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close this bookEnvironmental Impact of Sudden Population Displacements - Expert Consultation on Priority Policy Issues and Humanitarian Aid (European Commission Humanitarian Office, 1995, 28 p.)
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View the document1. EXECUTIVE SUMMARY
Open this folder and view contents2. OPENING STATEMENTS
Open this folder and view contents3. OVERVIEW OF POLICY ISSUES
Open this folder and view contents4. CASE STUDIES (SUMMARIES)
View the document5. RECURRENT THEMES AND CONCERNS
Open this folder and view contents6. AN APPEAL FOR URGENT POLICY ATTENTION
Open this folder and view contentsANNEXES
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1. EXECUTIVE SUMMARY

On September, 22 -25, 1995 The European Community Humanitarian Office and the Centre for Research on Epidemiology of Disasters convened an Expert Consultation in Brussels on “Policy Issues on the Environmental Impact of Displaced Populations During Emergency Phase” to discuss policy parameters dealing with the relationship between environment, relief and population concentrations.

The meeting was convened with the recognition that the present humanitarian intervention, relief and emergency programmes give little to no considerations to the impact of displaced and refugees on the host environment. The total number of displaced persons world-wide is estimated at about 42 million peoples: seventeen million refugees and twenty-five internally displaced persons. Most of these are in the developing countries, with about 4 million in Eastern European states and the former Soviet Union. The environmental impacts of such population concentrations both on settlement and host environment is staggering.

The European Commission has so far this year spent over 500 million ECU (625 million USD) on refugees and internally displaced. Main countries absorbing these funds are Tanzania, Mozambique, Afghanistan, the Former Yugoslavia, and Liberia. Given the environmental impact of displaced populations, the Commission wishes to find approaches in which its emergency relief efforts can lessen the burden on the environment and as such contribute to future sustainable development.

The literature on environmental issues as linked to population displacements during emergencies is scarce and fragmentary. Displacement creates environmental degradation primarily for two reasons:

· sudden concentration of large populations can strain the carrying capacity of the local ecosystem, and exceeds its capacity to absorb waste;

· meeting the needs of displaced and concentrated populations often becomes a complex logistics and technical operation. In this context, environmental management becomes all the more difficult, and takes the back seat.

The environmental impact of mass displacement can be divided into two categories:

· impacts on the immediate human environment (e.g. food shortages, inadequate water supply and sanitation, etc.);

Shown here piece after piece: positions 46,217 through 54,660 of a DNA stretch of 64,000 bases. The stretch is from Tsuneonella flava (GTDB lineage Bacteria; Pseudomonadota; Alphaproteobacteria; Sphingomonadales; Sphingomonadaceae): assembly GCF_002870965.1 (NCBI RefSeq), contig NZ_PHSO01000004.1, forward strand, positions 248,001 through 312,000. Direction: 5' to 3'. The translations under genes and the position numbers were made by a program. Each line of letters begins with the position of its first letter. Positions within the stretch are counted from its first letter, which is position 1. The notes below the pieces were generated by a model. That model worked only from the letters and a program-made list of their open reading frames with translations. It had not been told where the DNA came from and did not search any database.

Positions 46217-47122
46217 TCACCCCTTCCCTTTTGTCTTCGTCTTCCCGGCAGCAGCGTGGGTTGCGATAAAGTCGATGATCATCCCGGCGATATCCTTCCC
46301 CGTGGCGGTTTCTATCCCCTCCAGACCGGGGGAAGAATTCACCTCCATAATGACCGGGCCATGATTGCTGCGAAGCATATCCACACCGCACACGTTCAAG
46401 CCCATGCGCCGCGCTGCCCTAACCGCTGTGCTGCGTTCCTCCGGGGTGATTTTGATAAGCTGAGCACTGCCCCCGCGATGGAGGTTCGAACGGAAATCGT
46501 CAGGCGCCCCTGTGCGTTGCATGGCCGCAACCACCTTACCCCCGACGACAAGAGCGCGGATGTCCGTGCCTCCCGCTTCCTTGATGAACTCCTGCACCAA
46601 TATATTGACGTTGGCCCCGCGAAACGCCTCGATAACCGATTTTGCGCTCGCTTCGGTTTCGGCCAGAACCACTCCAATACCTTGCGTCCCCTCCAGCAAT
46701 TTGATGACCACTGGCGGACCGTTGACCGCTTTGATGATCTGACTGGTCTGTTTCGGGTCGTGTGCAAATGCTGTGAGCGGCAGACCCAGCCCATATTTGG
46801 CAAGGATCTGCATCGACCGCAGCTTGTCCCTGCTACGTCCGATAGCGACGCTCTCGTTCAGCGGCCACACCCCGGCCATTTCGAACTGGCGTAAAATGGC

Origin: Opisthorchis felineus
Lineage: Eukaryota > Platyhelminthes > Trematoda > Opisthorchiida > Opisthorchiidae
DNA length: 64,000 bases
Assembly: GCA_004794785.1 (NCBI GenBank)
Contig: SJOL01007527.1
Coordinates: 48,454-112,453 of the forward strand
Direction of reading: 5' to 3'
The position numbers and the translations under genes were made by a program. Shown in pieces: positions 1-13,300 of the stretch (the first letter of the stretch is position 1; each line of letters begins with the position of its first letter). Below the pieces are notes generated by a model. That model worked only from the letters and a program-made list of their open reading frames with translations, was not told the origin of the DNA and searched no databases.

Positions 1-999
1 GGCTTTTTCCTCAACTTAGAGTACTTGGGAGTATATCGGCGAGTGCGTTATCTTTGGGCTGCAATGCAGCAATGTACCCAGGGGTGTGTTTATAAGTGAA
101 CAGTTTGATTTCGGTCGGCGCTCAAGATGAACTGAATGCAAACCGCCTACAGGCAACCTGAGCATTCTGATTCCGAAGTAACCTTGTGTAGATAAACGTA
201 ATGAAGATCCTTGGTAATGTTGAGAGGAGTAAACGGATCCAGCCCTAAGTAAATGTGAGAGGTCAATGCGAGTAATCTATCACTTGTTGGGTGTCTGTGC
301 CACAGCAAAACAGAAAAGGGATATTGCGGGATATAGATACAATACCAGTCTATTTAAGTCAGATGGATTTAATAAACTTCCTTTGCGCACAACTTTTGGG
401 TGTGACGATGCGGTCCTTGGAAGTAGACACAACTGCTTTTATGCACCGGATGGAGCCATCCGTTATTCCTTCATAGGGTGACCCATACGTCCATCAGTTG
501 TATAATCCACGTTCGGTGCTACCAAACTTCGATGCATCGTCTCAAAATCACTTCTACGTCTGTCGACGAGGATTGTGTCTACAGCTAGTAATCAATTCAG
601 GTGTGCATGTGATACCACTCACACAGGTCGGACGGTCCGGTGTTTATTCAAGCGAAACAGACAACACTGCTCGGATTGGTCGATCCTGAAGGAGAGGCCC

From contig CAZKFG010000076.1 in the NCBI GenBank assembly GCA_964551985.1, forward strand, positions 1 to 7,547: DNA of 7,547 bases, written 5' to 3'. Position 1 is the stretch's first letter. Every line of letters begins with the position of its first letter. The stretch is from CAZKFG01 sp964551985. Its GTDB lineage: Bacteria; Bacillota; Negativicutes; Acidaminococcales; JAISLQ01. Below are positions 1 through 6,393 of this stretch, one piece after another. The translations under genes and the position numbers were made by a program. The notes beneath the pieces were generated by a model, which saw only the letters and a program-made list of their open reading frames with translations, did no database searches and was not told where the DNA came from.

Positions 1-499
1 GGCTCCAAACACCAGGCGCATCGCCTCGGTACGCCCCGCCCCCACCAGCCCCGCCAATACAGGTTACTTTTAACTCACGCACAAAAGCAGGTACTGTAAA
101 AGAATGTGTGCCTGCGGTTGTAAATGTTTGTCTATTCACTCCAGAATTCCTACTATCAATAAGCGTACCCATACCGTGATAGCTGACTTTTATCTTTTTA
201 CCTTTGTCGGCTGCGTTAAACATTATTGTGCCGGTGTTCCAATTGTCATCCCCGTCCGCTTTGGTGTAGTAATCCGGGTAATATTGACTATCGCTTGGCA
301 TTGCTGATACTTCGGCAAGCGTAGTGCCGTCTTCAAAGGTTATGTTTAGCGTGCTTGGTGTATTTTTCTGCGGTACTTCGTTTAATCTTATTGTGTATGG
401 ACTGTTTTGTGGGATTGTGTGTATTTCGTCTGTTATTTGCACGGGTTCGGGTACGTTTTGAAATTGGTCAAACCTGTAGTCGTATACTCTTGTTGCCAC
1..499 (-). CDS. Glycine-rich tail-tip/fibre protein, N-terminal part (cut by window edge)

· impacts on the physical and natural environment (e.g. soil erosion, loss of biodiversity, etc.).

An appeal for urgent policy attention

The consultative expert group outlined the following areas of policy concerns which require urgent attention by the international community, multilateral, bi-lateral, national and local organisations; governmental and NGOs. These include

i. giving energy needs the same status and priority as other basic needs such as food, water, health and shelter;

ii. securing shelter through the provision of suitable structural supports for shelter to minimise cutting of greenwood and hence deforestation;

iii. linking sustainable agriculture with refugee programme thus engaging them in agricultural production to address environmental protection and promote development benefits to the local people;

iv. incorporating environment aspects fully in site selection and suitability, and developing suitable methods that do not isolate environment from other sectors;

v. promote indigenous knowledge sharing between local populations, displaced populations and agencies in order to minimise environmental damage and promote long term development;

vi. promote research on environmental impact assessment for monitoring, surveillance and impact (socio-economic and environmental) assessment systems; emphasise and encourage applied research;

vii. develop institutional capacity for camp environment monitoring and to raise environmental awareness for healthy environment and sustainable resource management;

viii. building capacity for agencies not sufficiently equipped with environmental awareness and knowledge with the possibility of dissemination of UNHCR policy and guidelines which are currently under preparation with a view of harmonising relief agencies policy and, as such, facilitate co-ordination on the field, as well as enhancing other agencies environmental awareness.